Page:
- By Joshua Keating
Joshua Keating is associate editor at Foreign Policy and the editor of the Passport blog. He has worked as a researcher, editorial assistant, and deputy Web editor since joining the FP staff in 2007. In addition to being featured in Foreign Policy, his writing has been published by the Washington Post, Newsweek International, Radio Prague, the Center for Defense Information, and Romania's Adevarul newspaper. He has appeared as a commentator on CNN International, C-Span, ABC News, Al Jazeera, NPR, BBC radio, and others. A native of Brooklyn, New York, he studied comparative politics at Oberlin College.
I see Hugo Chavez is talking about sending in the troops to enforce price controls:
Speaking on his weekly television program, "Alo Presidente," Chavez railed against merchants who re-price their items in reaction to Friday’s announcement that the Venezuelan bolivar currency, which had been fixed at 2.15 to the U.S. dollar since 2005, was devalued to 4.3 to the dollar. For food and medicine, Chavez announced a second fixed exchange rate for these "necessity" goods at 2.6 bolivares to the dollar.
"I want the national guard in the streets, with the people, to fight speculation," Chavez said, calling re-pricing a form of robbery.
Yeah, this is probably not going to do much to bring down prices or help citizens struggling with the crippling inflation brought on by Chavez’s own economic policies. But it’s certainly a provocative enough statement to get Chavez international media attention… as he does nearly every week. As I write this Chavez’s face is right there on the Drudge Report in between Simon Cowell and Jay Leno.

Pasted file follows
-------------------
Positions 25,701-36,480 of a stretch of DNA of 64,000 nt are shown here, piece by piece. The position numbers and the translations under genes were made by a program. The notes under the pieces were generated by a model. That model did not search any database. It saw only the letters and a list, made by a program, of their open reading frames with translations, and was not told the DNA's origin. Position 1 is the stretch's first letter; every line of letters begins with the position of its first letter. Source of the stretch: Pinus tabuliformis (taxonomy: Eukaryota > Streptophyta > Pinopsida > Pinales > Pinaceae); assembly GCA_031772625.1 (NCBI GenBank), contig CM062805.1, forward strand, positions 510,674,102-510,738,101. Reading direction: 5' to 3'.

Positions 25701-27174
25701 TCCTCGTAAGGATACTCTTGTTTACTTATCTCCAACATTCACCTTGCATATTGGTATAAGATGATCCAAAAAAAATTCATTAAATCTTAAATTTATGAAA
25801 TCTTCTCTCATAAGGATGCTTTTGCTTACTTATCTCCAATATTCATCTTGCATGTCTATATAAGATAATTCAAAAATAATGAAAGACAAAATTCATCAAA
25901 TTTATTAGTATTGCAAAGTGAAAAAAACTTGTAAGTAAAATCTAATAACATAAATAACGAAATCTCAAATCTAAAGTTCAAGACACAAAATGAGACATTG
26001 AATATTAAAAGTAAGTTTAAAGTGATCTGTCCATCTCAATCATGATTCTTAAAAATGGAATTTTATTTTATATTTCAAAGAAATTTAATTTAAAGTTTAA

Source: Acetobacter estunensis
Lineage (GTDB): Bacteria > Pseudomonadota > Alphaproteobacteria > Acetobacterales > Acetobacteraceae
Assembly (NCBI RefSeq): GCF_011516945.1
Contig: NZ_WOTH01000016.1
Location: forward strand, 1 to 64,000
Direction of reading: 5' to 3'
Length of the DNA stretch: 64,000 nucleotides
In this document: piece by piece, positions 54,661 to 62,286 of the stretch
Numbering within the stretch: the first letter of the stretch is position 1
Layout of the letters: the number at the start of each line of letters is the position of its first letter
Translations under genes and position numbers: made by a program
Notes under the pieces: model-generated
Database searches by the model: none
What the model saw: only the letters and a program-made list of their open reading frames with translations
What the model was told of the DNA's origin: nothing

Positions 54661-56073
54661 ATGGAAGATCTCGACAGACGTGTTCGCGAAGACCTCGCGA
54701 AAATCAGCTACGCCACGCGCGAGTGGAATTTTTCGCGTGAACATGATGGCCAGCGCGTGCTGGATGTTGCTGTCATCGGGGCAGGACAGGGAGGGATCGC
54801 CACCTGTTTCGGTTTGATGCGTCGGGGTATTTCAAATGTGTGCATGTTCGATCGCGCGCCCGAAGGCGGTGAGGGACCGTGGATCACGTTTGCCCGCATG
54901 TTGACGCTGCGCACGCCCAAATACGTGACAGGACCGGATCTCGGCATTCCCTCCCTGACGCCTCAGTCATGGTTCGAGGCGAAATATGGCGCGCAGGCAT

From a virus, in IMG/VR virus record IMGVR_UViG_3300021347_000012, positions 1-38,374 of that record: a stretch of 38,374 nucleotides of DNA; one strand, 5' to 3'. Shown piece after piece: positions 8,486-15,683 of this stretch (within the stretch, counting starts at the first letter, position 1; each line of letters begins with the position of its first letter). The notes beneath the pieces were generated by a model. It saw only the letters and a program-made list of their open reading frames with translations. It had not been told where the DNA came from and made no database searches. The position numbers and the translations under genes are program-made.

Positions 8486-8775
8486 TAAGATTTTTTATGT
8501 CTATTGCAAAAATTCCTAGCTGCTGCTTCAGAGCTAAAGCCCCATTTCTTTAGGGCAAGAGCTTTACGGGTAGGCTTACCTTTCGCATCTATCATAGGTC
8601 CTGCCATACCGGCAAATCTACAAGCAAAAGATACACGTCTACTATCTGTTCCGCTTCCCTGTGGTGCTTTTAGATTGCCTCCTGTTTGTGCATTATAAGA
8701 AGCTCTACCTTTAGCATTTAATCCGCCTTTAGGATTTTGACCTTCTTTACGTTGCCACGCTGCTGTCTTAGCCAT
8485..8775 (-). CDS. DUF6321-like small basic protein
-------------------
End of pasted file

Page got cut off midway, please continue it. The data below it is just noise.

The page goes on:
I can’t speak for how Chavez’s show is received in Venezuela, but few leaders are able to manage today’s international news cycle quite like Chavez. Every Sunday, the president says something bombastic on his show, Alo Presidente. One week he could be predicting war with Colombia, the next he’s promising to control the weather. The content hardly even matters. Then it gets written up by the wire services as a "Venezuela plans to…" story, whether or not there’s any evidence that Chavez will actually follow up on his pronouncements. Then it gets picked up on blogs like this one and others that follow international affairs and will likely make the front page of the Drudge by the afternoon.
Steve Walt had an interesting post about global over-acheivers a few months back. These are countries that seem to punch above their weight in global influence. Some do so with innovative economic models or nuclear weapons programs, Venezuela has Hugo Chavez’s big mouth. As long as he’s talking, his country is in the news.
Some of this is Chavez’s personality. I got to see Chavez in person at the U.N. General Assembly last Fall and, politics aside, he’s a pretty magnetic presence and had a whole room full of journalists laughing at his corny jokes and meandering stories. But Chavez also seems to understand the new media landscape. With media stunts like his four-day talkathon, topics designed to infurate his Yanqui adversaries, and a keen sense of timing, (Chavez stories always break in the U.S. on Monday mornings when editors are looking for ideas.) the president always seems to stay on top of the news cycle, whether or not he’s actually doing anything.
Welcome to Drudge-era authoritarianism. If this whole Bolivarian Revolution doesn’t pan out, he could always consider a career in PR.
Daniel W. Drezner is professor of international politics at the Fletcher School of Law and Diplomacy at Tufts University and a senior editor at The National Interest. Prior to Fletcher, he taught at the University of Chicago and the University of Colorado at Boulder. Drezner has received fellowships from the German Marshall Fund of the United States, the Council on Foreign Relations, and Harvard University. He has previously held positions with Civic Education Project, the RAND Corporation, and the Treasury Department.| Daniel W. Drezner |